Add Comment (0) | 26/5/2009



We’re on the way

Filed under: General - Mark @ 7:25 am


Well, we signed the contract of sale and paid our 0.25% deposit on the property. This weekend, get the unconditional approval, and then wait and pay the full 10% deposit.

In other news, I have received precisely 0 emails between leaving the office yesterday and coming in this morning. Exceptionally rare, but a good thing.

Add Comment (0) | 22/5/2009



A slave to the MAN!

Filed under: General - Mark @ 12:04 pm


Well, we’ve done it. We’ve bought an apartment. It’s in the suburb of Telopea (no, not Telopea, Punchbowl, Telopea Telopea). It’s a 94m2, two bedroom, internal laundry, lockup garage. Huge living area. Easilly twice the size of the place we’re renting at the moment.


The photo’s really don’t do it justice. We were prepared to write it off, based on the photos, as ‘average’. But upon actually inspecting the place, we were very pleasantly surprised. The photo of the living room is actually taken from the middle of the room. There’s a fair amount of space behind it too.

The kitchen and bathroom are fairly original – 1980, and the carpet is renters carpet, but these are fairly minor things. With plumbers and tradespeople in the family (and no intention of keeping any carpet in the living room, regardless of what it was), it should be fairly straight forward to get the place looking spiffo.

The price was well under our theoretical maximum that we’d agreed to spend, but we did pay a bit more than we wanted to for the apartment, but in the grand scheme of things, what’s $5000? We still got it at a pretty normal discounted price.

We’re signing all the papers tonight, so technically this could be premature – but given that the property has been on the market for less than a week (it was listed last thursday and the offer was accepted tuesday night), I think we should be pretty safe.

Now starts a period of paying thousands and thousands of dollars, and at the end of it – handing over more money than I’m ever likely to see in real life…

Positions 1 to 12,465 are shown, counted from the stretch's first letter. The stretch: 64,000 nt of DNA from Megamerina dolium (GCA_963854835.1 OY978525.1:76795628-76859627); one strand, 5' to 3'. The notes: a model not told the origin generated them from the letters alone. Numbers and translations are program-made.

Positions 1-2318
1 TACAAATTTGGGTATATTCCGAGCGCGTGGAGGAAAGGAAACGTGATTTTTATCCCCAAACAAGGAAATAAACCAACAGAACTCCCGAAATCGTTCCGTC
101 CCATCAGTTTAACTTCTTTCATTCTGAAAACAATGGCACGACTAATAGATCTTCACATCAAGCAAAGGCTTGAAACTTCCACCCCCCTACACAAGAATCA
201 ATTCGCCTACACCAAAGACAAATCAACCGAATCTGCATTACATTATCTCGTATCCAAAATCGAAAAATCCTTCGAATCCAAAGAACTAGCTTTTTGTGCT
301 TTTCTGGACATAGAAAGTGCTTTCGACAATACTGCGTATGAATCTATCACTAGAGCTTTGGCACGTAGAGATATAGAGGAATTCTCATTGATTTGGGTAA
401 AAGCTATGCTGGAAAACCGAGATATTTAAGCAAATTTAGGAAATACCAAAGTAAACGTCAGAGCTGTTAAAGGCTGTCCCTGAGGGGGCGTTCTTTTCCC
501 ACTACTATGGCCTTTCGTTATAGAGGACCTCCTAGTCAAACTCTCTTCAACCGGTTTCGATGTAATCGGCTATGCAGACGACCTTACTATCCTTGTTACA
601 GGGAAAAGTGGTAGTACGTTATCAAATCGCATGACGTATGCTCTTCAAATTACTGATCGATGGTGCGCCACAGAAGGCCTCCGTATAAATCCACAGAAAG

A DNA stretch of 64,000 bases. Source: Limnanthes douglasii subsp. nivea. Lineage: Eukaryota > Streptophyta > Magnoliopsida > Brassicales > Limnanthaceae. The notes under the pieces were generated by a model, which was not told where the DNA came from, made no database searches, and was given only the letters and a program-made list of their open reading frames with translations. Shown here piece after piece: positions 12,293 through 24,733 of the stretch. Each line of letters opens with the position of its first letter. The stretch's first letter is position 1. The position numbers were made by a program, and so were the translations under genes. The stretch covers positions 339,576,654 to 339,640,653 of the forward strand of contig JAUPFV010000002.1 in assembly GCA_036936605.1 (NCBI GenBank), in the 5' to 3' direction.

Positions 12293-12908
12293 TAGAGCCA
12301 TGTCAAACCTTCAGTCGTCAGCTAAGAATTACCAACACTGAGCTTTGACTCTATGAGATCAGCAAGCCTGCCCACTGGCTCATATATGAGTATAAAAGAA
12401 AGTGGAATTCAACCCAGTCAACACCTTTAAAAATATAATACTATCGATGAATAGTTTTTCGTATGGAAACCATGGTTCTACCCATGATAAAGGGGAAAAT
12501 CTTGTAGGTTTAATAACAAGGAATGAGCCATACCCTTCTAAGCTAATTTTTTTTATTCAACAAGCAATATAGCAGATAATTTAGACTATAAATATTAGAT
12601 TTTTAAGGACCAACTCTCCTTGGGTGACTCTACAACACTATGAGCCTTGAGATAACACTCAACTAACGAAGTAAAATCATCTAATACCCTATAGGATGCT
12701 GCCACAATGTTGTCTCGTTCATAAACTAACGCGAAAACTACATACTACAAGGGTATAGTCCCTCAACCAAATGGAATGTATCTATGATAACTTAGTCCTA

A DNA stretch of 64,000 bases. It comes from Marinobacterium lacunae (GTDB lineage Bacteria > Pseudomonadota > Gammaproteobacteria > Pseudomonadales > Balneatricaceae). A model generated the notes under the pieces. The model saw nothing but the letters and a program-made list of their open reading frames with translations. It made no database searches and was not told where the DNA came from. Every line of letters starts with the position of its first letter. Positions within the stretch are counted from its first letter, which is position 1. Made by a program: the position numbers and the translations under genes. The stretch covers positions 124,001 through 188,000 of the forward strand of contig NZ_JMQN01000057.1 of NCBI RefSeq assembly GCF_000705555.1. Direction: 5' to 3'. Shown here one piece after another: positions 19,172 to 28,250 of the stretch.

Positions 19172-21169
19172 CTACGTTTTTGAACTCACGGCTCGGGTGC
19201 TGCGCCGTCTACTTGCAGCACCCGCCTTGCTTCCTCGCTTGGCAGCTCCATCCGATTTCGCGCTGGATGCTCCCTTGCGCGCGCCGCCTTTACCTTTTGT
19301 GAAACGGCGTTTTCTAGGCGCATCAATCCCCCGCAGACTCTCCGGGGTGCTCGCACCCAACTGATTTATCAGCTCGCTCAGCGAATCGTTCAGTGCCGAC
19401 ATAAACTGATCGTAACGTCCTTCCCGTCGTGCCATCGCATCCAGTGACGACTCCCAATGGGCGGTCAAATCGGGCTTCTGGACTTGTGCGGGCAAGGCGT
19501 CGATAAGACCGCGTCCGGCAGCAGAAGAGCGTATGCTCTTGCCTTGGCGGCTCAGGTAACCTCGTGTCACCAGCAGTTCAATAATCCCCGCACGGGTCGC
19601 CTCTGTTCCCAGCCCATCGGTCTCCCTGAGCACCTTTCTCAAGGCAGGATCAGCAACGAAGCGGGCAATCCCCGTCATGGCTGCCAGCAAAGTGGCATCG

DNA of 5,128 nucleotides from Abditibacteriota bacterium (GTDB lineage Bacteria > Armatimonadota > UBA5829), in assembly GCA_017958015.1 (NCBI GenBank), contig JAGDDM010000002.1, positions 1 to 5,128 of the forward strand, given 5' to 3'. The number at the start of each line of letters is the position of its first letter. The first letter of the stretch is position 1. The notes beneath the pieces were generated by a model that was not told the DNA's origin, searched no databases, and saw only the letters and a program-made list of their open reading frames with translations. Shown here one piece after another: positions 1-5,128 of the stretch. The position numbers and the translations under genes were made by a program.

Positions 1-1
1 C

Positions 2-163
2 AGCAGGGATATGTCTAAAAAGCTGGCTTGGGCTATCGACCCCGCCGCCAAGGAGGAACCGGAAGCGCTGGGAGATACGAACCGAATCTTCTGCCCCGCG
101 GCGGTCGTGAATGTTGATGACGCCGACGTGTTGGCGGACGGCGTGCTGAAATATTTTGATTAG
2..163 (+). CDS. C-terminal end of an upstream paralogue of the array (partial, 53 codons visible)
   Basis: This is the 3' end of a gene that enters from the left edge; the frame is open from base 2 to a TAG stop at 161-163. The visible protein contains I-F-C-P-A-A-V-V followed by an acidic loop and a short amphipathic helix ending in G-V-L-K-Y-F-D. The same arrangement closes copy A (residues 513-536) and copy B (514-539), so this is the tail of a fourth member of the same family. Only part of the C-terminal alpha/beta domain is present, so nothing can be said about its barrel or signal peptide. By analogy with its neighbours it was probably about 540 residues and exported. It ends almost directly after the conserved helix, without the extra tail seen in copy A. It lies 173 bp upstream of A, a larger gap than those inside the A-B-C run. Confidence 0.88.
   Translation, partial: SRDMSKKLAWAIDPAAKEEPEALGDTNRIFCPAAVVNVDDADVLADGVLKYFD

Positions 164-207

Add Comment (2) | 21/5/2009



APRA AMCOS Royalties Calculations

Filed under: General - Mark @ 9:06 am


For a project for Church, I’ve been looking in to how much it costs to reproduce songs on a physical medium. The CCLI license (which most churches hold) only allows for recording of live services to distribute to shut-ins or people who couldn’t make the service, in small quantities.

For our purpose, this does not cover what we want to do. In fact, in the FAQs, it very clearly states in no uncertain terms, exactly what we want to do, is not covered by their license.

So, next step was to visit the Hillsong licensing page (50% of the work would be theirs most likely, so I decided thats a good place to start), and they were very helpful – and directed me to APRA AMCOS. I’d never heard of them before, but I don’t work in the industry. Everyone else in the industry knows of them, so please excuse my ignorance.

Anyway, we need a Manufacturer license for the songs, and figuring out the royalty structure was absolutally doing my HEAD in. I’m no good at maths at the best of times, so I enlisted the help of Jayme, and he did up a neat spreadsheet for figuring the royalty costs. I added some extra functionality and made it look pretty, and here it is.